This triggered a memory of how I learned to read, I was apparently one of the lucky ones to whom phonemic awareness came easily although I certainly did not get off to a good start.

 * * * * * * * * * *

Some drink, Some take drugs. I read. It’s my mother’s fault. Not that she taught me. Oh, no. That was my teacher’s job. She got paid for it. But when Miss Morgan failed to do her job and passed me on to second grade “with reservations,” Mother took charge, and the first glorious day of summer vacation just as I was on my way outside after breakfast to play sword fight with my friends, she grabbed my arm, marched me out to the squeaky glider on our screened-in front porch. plunked a stack of library books down beside me, and said. “Now read! No more monkeyshines!” (So much for Progressive education.)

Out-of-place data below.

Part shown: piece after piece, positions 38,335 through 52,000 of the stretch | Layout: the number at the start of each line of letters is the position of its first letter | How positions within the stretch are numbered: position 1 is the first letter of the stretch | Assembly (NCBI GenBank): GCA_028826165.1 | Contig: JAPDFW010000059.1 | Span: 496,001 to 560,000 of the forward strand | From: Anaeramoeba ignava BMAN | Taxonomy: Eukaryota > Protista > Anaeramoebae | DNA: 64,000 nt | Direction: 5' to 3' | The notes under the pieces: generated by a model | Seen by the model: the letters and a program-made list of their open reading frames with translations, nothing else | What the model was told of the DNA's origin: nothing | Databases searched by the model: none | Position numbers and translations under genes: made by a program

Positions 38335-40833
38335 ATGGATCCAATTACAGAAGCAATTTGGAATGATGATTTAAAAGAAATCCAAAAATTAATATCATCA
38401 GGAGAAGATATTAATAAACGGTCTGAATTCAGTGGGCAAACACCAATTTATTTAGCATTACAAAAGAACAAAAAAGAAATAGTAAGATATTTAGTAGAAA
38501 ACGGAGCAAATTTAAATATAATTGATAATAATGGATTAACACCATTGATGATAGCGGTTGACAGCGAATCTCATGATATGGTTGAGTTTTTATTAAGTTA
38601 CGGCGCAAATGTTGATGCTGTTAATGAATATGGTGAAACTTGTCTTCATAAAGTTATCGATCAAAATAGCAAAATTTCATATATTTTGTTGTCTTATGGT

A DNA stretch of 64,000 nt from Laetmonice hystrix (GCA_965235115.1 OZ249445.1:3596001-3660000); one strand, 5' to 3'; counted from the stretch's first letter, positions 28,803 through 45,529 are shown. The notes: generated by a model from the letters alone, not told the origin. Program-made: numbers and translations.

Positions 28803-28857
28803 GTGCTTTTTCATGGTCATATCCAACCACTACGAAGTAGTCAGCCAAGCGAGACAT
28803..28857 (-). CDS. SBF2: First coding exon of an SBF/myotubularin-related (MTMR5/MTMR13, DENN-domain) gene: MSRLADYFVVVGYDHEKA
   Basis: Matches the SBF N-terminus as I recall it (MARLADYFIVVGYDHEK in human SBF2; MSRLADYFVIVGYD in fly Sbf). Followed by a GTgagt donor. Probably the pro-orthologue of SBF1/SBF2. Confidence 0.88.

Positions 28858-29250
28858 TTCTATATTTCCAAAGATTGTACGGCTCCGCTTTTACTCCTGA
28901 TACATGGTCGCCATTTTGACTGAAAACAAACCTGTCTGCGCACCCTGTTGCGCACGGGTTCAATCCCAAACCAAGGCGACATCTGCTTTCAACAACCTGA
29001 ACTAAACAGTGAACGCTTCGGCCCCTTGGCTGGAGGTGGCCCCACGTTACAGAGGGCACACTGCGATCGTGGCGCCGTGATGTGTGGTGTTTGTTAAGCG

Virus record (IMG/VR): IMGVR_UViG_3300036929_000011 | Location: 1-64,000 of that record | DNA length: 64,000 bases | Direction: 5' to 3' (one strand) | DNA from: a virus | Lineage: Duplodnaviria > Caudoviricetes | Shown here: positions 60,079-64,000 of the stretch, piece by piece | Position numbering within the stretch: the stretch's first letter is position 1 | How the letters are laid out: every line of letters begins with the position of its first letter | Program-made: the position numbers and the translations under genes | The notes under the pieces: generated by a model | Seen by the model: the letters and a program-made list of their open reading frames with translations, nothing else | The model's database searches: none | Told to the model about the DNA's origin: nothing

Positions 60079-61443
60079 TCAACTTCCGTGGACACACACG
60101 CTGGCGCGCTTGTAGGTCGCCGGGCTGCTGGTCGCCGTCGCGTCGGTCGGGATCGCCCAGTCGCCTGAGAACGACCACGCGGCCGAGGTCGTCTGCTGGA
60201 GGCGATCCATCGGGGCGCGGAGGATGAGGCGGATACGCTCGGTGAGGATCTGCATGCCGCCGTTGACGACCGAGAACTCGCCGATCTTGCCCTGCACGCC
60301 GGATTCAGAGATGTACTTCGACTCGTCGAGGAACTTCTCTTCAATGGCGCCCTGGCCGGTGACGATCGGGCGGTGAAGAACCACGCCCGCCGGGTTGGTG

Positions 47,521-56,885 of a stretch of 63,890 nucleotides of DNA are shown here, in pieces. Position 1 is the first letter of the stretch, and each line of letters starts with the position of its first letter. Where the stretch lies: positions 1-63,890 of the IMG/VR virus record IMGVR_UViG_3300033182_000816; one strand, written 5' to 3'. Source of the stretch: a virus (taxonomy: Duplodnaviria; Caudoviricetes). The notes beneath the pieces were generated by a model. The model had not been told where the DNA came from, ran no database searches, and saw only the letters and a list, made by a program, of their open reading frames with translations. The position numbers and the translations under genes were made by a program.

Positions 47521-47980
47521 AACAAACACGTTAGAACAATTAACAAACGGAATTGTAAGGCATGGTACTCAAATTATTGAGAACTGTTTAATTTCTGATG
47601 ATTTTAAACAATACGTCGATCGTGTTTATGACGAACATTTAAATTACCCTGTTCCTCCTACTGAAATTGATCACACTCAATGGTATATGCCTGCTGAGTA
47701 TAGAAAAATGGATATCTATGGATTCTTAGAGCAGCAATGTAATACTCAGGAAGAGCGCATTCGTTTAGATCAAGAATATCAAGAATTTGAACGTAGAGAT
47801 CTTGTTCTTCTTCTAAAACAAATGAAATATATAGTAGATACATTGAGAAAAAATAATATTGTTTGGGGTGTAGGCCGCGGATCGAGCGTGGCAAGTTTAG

I learned I was going to sit there until noon every day all summer, except to go to the bathroom. I whined. I pouted. I amused myself by turning a slow backward somersault on the glider. “Is it noon yet?” No answer. Boredom. Boredom. So I began teaching myself to read.

Mother was pleased. She looked forward to the day when “we” would “show” those old teachers of mine. Reservations, indeed!

“We” showed them, all right. But then I went right on reading.

Mother began to worry. “Too much of anything’s not good, son.”

Too late. I was hooked. Before long, when my mother started parking my sister and me at the library while she grocery shopped, I got a library card and eventually began making long walks on my own—14 blocks—to the nearest branch library. In those days—the late 1930s and early 1940s—nobody felt obliged to intervene if they saw a little boy walking alone—unless he was bleeding.